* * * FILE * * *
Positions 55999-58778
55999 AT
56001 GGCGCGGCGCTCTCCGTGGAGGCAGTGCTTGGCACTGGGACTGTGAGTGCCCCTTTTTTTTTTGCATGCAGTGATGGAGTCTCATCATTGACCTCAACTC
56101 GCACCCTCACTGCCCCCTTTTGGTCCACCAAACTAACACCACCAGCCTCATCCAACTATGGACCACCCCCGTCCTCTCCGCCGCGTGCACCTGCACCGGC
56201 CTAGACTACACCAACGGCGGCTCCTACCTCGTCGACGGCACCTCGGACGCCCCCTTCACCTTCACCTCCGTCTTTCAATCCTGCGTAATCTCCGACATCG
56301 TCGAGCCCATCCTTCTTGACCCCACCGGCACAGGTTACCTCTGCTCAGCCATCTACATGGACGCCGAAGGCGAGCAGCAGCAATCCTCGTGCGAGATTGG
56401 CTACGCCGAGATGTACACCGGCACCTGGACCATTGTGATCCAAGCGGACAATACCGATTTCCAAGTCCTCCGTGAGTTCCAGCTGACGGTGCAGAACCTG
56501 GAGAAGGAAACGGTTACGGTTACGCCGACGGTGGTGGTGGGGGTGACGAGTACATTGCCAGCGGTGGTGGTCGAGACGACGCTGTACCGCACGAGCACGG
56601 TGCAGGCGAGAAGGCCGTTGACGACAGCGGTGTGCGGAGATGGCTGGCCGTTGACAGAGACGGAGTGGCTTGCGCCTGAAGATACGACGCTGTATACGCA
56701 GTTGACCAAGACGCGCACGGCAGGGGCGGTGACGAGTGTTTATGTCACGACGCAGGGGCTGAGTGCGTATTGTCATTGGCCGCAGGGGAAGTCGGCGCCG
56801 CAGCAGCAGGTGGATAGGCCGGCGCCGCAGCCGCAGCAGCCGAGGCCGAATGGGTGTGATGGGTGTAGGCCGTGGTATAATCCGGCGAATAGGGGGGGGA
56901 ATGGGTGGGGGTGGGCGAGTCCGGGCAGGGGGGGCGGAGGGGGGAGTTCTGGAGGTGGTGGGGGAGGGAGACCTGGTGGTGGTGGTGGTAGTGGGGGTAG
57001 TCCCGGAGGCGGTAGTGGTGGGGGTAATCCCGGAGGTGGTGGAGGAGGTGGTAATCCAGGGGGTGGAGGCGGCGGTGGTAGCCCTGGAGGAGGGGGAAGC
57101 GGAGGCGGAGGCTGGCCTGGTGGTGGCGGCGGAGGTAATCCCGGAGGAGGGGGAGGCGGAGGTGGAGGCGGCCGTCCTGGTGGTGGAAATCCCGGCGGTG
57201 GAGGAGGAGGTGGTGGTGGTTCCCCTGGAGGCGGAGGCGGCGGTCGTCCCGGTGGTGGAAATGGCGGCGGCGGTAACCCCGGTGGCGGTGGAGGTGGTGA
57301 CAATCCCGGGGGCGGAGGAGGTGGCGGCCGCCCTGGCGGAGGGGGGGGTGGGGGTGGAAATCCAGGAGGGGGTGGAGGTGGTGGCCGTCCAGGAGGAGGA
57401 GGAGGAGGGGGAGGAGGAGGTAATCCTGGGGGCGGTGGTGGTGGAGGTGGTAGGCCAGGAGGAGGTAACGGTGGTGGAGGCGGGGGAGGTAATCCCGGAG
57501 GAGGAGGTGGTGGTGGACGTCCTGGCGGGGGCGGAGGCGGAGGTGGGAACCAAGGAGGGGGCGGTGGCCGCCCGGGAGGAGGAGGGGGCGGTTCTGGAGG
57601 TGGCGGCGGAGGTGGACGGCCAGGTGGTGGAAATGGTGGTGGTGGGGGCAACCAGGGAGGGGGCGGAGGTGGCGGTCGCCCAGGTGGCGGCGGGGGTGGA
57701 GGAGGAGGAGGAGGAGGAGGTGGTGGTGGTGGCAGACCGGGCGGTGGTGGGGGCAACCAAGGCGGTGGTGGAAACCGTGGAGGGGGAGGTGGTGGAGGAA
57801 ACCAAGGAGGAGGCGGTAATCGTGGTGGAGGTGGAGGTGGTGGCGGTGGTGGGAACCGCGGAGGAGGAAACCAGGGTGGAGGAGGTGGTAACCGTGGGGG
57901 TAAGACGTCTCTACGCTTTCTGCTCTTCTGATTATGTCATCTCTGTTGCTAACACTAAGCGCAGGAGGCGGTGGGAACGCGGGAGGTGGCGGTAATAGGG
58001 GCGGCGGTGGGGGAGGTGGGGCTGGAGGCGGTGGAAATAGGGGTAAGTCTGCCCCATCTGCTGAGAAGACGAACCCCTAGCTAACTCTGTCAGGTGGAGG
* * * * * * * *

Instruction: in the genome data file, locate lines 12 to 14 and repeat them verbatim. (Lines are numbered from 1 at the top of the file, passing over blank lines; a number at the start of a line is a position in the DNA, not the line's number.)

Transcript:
56901 ATGGGTGGGGGTGGGCGAGTCCGGGCAGGGGGGGCGGAGGGGGGAGTTCTGGAGGTGGTGGGGGAGGGAGACCTGGTGGTGGTGGTGGTAGTGGGGGTAG
57001 TCCCGGAGGCGGTAGTGGTGGGGGTAATCCCGGAGGTGGTGGAGGAGGTGGTAATCCAGGGGGTGGAGGCGGCGGTGGTAGCCCTGGAGGAGGGGGAAGC
57101 GGAGGCGGAGGCTGGCCTGGTGGTGGCGGCGGAGGTAATCCCGGAGGAGGGGGAGGCGGAGGTGGAGGCGGCCGTCCTGGTGGTGGAAATCCCGGCGGTG